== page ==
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Beyond Q A: Six Strategies That Motivate ALL Students to Participate | Edutopia

September 19, 2013

I just discovered Edutopia yesterday.  I had seen the site, created by George Lucus’ Education Foundation, on the internet before but had never had the time to dive in.  Wow, what a great resource!   There is a ton of information for us all to use.

Last night after putting the kids to bed, I read an article about how to get students to participate more in class.  These strategies are ones most of us already know and practice in our classrooms (providing wait time and handing out questions in advance).  However, I really appreciated the suggestions to help the kinesthetic learners in our classrooms, which lend themselves to my post yesterday – A Trip to the Dentist, about differentiation and the OG approach.

I am hoping to get this blog to be more of a discussion than a monologue.  Please take a look at the article and leave a comment either about it or ways you get your students to participate more in class.  Many thanks!

Beyond Q A: Six Strategies That Motivate ALL Students to Participate | Edutopia.

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From → Pedagogy

5 Comments
  1. The snowball strategy sounds interesting – both a chance to get a visual representation and let’s the students move around a little at the same time… Might have to try that if I find myself in a teaching situation again.

  2. stephanie permalink

    I have such short classes and I teach math, so a lot of these ideas won’t work for my situation. What works best for me is having a supportive classroom – kids are never called on to “correct” someone else’s mistake, I never call on someone who raises their hand while someone is in the middle of answering a question (they learn that one quickly), and when someone is stuck while answering I ask if they want help from someone else. Otherwise, I walk the first person through to a correct answer. I also ask open-ended questions as much as possible instead of asking for the answer – ie, how did you try to solve this? Within a month of class every student will answer questions – mostly because they learn I will call on anyone at any time (I am upfront about this and tell them I do it because I want to know what they are thinking, not just a right/wrong answer). I also ask other students to help explain if my explanation isn’t working. Great post, Dave – got me thinking!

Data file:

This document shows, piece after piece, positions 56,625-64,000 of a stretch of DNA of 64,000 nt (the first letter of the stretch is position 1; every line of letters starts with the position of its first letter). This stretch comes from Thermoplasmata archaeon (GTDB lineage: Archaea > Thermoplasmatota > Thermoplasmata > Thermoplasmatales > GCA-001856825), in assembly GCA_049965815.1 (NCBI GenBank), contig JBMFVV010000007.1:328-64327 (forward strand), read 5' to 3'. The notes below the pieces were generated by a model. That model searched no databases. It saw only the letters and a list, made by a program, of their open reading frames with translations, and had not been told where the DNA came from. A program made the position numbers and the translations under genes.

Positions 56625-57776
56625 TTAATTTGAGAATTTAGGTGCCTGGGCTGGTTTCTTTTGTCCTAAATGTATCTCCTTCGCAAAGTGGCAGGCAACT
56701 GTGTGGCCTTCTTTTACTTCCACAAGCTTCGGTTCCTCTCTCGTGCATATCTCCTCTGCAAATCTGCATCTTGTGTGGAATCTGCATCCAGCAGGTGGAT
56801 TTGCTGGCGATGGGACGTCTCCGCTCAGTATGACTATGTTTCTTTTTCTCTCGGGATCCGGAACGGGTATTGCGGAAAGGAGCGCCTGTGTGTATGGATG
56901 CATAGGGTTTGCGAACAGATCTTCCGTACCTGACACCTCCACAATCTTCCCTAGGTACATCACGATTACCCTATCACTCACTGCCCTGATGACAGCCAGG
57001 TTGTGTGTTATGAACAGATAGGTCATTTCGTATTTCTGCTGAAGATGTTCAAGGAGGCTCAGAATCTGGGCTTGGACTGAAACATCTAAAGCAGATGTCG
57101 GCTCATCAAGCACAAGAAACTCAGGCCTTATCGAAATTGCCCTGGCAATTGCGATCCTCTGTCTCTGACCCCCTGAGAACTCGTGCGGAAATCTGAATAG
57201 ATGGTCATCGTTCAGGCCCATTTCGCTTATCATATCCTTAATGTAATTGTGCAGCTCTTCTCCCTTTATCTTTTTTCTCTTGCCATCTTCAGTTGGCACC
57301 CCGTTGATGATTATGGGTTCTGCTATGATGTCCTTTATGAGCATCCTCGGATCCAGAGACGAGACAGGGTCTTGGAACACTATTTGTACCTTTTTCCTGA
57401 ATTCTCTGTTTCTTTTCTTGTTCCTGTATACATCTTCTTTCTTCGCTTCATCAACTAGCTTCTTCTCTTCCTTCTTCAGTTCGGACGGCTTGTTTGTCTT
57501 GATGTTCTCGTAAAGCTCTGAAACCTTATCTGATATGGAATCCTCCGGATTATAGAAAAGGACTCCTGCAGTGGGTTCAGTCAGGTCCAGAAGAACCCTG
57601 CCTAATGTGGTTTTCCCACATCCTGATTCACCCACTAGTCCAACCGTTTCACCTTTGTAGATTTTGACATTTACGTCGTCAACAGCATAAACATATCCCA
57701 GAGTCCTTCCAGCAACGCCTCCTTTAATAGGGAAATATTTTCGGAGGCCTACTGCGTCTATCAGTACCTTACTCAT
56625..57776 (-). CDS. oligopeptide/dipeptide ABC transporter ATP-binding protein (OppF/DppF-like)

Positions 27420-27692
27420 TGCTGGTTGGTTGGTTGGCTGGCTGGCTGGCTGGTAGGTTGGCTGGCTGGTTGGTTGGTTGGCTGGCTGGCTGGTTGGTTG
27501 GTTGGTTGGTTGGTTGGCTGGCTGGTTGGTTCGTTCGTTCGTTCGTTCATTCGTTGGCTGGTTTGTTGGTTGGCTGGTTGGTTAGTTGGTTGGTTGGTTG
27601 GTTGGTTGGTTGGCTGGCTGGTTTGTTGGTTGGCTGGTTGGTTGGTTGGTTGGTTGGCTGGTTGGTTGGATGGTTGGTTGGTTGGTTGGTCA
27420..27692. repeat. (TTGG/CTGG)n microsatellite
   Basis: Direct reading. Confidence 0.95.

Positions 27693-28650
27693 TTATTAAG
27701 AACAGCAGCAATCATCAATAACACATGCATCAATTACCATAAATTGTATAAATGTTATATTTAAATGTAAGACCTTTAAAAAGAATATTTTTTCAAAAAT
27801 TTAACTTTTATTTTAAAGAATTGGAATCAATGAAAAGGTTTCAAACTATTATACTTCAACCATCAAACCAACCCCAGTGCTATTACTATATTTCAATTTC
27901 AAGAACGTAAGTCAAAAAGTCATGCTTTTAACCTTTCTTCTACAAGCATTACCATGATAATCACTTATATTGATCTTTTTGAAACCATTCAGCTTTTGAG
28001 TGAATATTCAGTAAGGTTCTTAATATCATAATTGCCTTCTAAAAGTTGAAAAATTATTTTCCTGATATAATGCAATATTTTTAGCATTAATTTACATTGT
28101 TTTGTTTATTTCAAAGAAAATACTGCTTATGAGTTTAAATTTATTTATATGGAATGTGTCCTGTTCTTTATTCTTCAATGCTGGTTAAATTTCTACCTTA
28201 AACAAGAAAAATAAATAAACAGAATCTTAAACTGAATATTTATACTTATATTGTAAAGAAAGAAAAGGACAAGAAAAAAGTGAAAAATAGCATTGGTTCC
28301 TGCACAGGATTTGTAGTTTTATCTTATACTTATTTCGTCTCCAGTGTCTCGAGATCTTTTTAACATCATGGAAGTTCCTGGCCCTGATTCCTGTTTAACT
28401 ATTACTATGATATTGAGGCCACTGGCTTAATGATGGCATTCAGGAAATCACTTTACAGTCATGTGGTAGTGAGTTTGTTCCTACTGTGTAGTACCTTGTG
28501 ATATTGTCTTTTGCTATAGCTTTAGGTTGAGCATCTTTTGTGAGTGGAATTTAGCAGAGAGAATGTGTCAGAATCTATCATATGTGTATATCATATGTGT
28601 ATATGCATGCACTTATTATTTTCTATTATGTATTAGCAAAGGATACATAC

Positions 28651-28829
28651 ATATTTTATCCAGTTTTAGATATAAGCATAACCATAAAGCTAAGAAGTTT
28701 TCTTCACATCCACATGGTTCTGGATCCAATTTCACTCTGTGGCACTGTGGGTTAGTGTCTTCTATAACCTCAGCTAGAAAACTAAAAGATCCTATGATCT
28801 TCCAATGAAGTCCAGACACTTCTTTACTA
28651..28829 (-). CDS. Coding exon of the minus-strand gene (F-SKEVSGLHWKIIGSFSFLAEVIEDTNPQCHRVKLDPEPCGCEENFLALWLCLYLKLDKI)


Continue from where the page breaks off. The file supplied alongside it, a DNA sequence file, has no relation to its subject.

3. Dave permalink

    Stephanie – Great response. The article lists several strategies but if students don’t feel safe, they will never raise their hands. I completely agree. The tightrope that I have to walk is that history is an examination of ideas, and an important part of my class is allowing students to disagree and express their own opinions or point of views. Getting students to feel comfortable is key because you can’t have a free exchange of ideas without students feeling safe. Thanks so much for adding to the discussion.

    • stephanie permalink

      Good point, DQ. In math there isn’t the need for opinions. And this blog is, after all a *history* teacher’s toolbelt!

      • Steph – Sure the blog is called a “History Teachers Tool Belt” but good teaching is good teaching. If you don’t have a supportive classroom environment – 100% of the kids can’t learn 100% of the curriculum. That applies to all subjects – not just history.

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